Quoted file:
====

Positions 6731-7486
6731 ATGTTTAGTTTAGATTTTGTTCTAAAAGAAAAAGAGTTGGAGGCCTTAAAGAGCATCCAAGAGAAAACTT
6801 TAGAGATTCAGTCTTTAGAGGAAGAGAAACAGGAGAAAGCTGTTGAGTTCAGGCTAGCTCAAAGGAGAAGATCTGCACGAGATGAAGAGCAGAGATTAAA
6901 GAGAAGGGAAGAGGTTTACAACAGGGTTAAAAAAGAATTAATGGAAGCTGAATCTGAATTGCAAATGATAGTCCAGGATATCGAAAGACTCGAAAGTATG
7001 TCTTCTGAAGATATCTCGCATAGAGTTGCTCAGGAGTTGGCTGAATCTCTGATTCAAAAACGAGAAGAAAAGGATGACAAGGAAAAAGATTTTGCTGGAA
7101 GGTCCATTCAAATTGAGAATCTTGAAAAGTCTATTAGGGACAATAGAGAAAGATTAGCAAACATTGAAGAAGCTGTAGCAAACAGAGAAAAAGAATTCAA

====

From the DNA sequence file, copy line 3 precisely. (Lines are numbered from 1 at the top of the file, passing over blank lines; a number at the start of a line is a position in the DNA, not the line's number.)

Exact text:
6801 TAGAGATTCAGTCTTTAGAGGAAGAGAAACAGGAGAAAGCTGTTGAGTTCAGGCTAGCTCAAAGGAGAAGATCTGCACGAGATGAAGAGCAGAGATTAAA